A keystone of Ghana’s energy security and natural gas supply is Tema LNG import terminal, composed of a floating regasification unit paired with a modified LNG carrier to receive, store and regasify LNG. The floating regasification unit arrived from China in January 2021 and will allow the supply of 1.7 million tonnes of natural gas per year to be used for power generation from 2022 onwards.
Eventually, LNG and CNG infrastructure will need to be developed to ensure further utilisation by local industries and logistics sectors. The government is currently developing a Gas Master Plan that will ensure the prioritisation of natural gas in power generation, industrial feedstock and transport fuel.

DOWNSTREAM UPGRADES: Ghana needs to revamp and construct refineries and pipelines and develop storage terminals for domestic and foreign oil products. Due to lack of infrastructure, Ghana’s crude oil has been mostly exported instead of being used for local socioeconomic development. New developments will help satisfy the increasing domestic and regional demand.
Traditionally, countries like Ghana have suffered bottlenecks in the development of their oil and gas infrastructure due to lack of know-how in the form of human resources and expert companies and the lack of financing tools. “In Ghana, we are trying to build capacity to address the issue of engineering and construction expertise.” Ben Asante, CEO of Ghana Gas, told The Energy Year.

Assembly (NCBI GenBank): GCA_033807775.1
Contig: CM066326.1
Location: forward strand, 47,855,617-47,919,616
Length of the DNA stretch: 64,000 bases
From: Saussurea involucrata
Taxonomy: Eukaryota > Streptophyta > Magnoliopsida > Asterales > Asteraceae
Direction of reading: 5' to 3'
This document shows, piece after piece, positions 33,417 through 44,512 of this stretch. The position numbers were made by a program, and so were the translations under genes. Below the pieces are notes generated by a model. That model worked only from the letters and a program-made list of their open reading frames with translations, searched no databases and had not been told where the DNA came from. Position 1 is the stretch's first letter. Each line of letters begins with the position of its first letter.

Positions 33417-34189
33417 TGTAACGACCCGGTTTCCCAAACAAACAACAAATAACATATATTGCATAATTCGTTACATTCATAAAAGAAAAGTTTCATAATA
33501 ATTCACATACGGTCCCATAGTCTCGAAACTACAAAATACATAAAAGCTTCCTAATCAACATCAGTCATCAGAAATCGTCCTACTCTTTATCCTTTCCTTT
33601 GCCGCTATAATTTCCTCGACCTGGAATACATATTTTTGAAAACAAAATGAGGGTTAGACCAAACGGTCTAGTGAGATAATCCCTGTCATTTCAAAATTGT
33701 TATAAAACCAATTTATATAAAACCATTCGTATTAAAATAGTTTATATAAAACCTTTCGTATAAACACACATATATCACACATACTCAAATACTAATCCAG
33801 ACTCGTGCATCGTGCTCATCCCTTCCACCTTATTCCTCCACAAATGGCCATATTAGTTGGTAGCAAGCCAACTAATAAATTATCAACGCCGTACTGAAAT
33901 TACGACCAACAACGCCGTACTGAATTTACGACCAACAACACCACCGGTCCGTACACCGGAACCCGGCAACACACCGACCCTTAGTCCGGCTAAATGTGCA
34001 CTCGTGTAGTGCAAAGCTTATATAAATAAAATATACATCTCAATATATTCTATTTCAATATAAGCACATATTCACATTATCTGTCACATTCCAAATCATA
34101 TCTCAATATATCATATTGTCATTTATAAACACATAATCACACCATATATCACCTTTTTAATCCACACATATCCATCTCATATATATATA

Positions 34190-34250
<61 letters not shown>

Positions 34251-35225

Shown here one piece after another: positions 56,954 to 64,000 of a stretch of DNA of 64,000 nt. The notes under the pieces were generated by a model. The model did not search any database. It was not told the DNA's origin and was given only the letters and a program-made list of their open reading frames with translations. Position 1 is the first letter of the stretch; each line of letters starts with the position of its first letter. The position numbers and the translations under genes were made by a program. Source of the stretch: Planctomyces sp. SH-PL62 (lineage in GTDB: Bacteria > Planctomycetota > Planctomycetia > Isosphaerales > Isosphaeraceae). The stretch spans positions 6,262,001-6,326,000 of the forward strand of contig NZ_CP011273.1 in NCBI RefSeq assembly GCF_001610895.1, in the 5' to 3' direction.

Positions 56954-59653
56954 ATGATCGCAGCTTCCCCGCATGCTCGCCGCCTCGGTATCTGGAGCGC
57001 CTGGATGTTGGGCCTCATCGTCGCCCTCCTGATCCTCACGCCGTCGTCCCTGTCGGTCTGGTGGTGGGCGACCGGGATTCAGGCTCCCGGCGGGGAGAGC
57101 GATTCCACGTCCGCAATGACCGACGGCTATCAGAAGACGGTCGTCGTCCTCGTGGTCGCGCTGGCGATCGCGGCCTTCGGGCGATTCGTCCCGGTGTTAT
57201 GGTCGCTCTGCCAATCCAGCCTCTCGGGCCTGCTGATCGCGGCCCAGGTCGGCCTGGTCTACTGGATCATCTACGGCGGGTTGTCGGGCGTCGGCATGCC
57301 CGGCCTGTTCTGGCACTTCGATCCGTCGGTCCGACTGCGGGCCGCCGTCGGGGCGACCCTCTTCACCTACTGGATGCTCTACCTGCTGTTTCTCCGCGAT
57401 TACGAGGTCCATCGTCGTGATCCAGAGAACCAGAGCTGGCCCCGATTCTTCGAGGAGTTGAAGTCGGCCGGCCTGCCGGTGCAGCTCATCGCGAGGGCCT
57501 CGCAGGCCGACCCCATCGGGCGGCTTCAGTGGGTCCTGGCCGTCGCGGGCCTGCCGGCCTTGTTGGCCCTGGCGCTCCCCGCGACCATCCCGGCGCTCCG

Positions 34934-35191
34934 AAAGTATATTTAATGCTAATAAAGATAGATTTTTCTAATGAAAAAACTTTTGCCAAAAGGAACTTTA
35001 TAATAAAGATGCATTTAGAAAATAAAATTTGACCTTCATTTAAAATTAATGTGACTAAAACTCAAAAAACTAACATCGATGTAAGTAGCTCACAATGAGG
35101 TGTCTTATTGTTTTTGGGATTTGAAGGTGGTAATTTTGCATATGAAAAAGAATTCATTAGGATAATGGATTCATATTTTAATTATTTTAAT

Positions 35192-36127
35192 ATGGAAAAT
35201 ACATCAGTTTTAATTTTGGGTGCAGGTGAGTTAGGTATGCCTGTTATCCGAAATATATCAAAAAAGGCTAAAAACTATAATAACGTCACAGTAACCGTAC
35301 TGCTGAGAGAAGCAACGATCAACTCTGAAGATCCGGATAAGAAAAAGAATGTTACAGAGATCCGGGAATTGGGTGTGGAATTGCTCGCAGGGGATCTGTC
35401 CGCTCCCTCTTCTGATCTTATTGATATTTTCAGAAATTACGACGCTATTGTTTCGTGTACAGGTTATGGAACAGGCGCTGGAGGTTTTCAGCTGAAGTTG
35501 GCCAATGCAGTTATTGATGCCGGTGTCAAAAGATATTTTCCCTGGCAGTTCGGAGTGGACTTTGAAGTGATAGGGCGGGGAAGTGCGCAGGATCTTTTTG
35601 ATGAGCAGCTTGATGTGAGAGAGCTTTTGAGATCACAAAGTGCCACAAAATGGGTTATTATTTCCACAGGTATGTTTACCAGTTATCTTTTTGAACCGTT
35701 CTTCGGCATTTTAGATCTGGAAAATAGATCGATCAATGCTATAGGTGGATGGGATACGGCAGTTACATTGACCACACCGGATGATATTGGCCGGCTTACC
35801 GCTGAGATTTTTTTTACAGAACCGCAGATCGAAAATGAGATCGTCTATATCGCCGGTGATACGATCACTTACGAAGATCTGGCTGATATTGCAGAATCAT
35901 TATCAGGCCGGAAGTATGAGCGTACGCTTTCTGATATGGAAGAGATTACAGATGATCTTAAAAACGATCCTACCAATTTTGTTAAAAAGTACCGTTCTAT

Ghana’s petroleum downstream sector has grown continuously to match the country’s growing consumption of petroleum products, which rose from 2 million tonnes from 2005-2009 to 4 million tonnes today, representing 6% of Ghana’s GDP. In May 2021, the Ghanaian government approved the revamping of Ghana’s only refinery, Tema Oil Refinery (TOR), which has been running at a production capacity of 25,000 bopd since 2017 when a furnace exploded and forced the capacity down from 40,000 bopd.